Privacy and Prejudice: An Interruption 2.0 Manifesto for the AlwaysOn Lifestyle

iotum logoTaking back control of your real time communications in the AlwaysOn world.

(While this post was published originally  inFebruary 2007, it still has even more relevance in a very active Social Networking world; see the Update note at the end of the post).

When reporting on my visit last summer to an Alexander Graham Bell museum near his summer home, I discovered an interesting facet to his lifestyle:

In all his homes he had a separate office/laboratory room where he could be a night owl geek writing, experimenting and thinking. But he never had a telephone installed in any of his offices/labs.

Dr. Bell did not want his experimentation activities interrupted during his time in his home offices. Local folklore (I live less than an hour from RIM’s headquarters) has it that when Jim Balsillie, CEO of Blackberry manufacturer Research In Motion, enters his home, his family has asked him to leave his Blackberry at the door. And for years we have been searching for solutions to the dinner-time interruptions of those persistent telemarketers. In the Skype world we have those who seem to think a simple “Hi” in a chat window is sufficient introduction to start a conversation with a total stranger from the other side of the world. The potential for interruptions has become prolific with the introduction of each new technology and/or service, especially those that are “AlwaysOn”. In turn these AlwaysOn services expose us, as users, to being “Always Available”.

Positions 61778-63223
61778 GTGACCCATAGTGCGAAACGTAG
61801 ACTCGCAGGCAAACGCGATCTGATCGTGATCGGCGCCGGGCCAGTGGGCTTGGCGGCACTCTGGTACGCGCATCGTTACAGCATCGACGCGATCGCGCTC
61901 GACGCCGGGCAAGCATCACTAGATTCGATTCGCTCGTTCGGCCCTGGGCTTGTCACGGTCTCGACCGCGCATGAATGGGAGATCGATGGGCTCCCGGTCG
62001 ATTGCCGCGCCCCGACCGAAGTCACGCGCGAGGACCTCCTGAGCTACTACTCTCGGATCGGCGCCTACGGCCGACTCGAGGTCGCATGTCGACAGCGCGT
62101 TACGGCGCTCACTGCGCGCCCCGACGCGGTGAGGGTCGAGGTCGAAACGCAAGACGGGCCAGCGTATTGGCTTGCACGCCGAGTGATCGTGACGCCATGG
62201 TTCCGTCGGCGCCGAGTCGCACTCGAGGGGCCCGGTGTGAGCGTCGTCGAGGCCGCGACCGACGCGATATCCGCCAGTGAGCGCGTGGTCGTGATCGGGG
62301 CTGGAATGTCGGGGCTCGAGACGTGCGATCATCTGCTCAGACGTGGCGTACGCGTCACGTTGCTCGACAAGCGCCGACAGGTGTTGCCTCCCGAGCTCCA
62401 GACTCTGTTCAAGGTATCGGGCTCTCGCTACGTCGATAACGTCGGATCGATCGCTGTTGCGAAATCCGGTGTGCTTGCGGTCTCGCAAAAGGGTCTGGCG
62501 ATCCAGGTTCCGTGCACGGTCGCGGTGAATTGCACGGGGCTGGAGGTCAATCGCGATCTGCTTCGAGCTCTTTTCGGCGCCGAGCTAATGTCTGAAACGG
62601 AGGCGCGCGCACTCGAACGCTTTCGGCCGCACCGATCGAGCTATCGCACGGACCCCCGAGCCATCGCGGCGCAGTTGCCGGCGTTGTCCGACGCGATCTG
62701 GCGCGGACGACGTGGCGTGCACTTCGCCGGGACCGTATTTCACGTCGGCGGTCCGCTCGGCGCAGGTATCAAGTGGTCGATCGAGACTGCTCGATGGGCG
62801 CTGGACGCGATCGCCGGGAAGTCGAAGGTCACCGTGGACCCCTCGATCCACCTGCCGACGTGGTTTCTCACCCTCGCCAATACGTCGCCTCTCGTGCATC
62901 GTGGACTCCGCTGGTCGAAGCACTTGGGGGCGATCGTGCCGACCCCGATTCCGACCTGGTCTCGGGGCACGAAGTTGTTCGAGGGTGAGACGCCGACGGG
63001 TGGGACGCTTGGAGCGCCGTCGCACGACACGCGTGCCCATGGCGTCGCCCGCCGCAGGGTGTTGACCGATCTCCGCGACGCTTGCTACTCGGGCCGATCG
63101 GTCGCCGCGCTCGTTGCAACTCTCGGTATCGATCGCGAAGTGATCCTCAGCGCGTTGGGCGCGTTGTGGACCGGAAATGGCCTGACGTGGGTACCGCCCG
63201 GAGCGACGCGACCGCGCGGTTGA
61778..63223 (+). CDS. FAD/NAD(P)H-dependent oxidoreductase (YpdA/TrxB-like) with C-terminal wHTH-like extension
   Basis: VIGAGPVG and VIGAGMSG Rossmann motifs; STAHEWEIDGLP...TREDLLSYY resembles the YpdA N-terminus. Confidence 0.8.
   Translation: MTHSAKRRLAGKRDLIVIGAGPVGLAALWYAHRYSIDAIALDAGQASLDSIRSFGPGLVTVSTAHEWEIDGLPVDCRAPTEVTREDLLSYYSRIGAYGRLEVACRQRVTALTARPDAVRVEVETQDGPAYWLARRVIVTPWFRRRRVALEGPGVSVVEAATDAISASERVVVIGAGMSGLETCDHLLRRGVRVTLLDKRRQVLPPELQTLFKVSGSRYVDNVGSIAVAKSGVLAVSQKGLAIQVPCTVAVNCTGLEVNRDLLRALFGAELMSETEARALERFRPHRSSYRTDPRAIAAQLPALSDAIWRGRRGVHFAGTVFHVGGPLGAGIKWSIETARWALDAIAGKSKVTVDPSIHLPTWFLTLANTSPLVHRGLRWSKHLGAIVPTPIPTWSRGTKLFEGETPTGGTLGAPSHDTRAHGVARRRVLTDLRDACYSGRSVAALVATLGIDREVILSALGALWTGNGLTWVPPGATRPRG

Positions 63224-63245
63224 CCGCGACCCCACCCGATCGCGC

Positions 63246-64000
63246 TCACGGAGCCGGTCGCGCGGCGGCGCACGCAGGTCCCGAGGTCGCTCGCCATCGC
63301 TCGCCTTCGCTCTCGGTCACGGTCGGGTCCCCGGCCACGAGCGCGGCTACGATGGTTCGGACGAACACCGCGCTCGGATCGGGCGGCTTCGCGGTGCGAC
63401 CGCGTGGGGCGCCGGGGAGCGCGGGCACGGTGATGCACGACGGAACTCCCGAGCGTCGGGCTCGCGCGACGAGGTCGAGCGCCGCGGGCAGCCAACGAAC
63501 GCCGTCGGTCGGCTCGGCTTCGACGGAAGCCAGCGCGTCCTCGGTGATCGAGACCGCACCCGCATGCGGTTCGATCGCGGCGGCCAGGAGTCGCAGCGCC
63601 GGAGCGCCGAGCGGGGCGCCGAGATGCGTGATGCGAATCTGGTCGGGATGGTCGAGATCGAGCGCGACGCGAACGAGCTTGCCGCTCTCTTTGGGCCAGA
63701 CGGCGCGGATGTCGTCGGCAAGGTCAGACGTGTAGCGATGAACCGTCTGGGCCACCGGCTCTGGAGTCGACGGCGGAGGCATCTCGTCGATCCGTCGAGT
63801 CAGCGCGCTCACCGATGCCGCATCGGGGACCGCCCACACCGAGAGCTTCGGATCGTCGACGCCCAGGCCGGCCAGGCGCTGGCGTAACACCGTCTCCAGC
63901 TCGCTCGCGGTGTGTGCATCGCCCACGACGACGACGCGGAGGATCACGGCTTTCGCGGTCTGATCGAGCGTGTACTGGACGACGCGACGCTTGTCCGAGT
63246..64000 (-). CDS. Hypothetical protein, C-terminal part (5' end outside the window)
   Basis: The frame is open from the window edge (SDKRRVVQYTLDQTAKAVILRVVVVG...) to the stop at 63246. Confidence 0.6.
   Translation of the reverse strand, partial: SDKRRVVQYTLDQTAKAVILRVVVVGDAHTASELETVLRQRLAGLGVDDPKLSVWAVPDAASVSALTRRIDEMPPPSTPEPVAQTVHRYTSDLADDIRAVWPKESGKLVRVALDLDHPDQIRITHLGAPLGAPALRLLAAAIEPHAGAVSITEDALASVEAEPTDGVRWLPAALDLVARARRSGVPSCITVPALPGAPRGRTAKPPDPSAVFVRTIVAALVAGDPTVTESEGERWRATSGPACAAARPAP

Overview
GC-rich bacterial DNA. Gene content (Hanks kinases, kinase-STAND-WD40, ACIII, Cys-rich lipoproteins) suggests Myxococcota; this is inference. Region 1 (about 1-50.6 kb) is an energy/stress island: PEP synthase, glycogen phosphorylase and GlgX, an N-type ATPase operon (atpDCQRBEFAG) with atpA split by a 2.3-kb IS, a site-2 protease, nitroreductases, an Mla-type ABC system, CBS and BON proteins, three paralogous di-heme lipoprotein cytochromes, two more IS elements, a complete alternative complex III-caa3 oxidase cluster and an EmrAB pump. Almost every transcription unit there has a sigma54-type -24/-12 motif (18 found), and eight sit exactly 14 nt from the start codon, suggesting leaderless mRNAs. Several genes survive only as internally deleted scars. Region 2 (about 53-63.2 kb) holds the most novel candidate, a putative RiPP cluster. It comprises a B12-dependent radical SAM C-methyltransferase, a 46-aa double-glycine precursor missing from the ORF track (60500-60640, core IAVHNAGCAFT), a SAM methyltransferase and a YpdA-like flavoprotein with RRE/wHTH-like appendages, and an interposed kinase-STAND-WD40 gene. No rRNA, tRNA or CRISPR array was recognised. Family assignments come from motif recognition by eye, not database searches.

Yet we build our lives around communication with friends, lifestyle service providers and business colleagues who need to communicate at an appropriate time and in an appropriate manner. In today’s AlwaysOn world, made possible through both broadband Internet connectivity and mobile phones, there has arisen a crying need to manage our interruptions based on our interpersonal relationships and the real time context of our current activities. We want to ensure our communications efforts and time are spent more effectively with friends and family and spent more productively with the lifestyle service providers, business colleagues and clientele with whom we need to converse to carry on both our personal life and business activities. But such a demand requires a more intelligent algorithm for providing presence and availability information.

Over the past few weeks I have had the opportunity to evaluate many real time communications modes on new platforms such as the Blackberry 8700, Nokia N80i (selected since it runs on both WiFi and all four GSM bands) and a couple of models of the newly released “PC-Free” Skype phones. As a result I have had the opportunity to experience many modes of interruption of my activities and many modes of generating interruptions of my Contacts’ activities. They all have an element of providing basic presence information prior to making a phone call and, in some cases, also provide an ability to Chat through an IM client. And through these devices we also have new modes of real time communication: SMS messaging, email, and, with the arrival of embedded GPS, location-based services. More AlwaysOn services that simply increase the potential to be “Always Available”.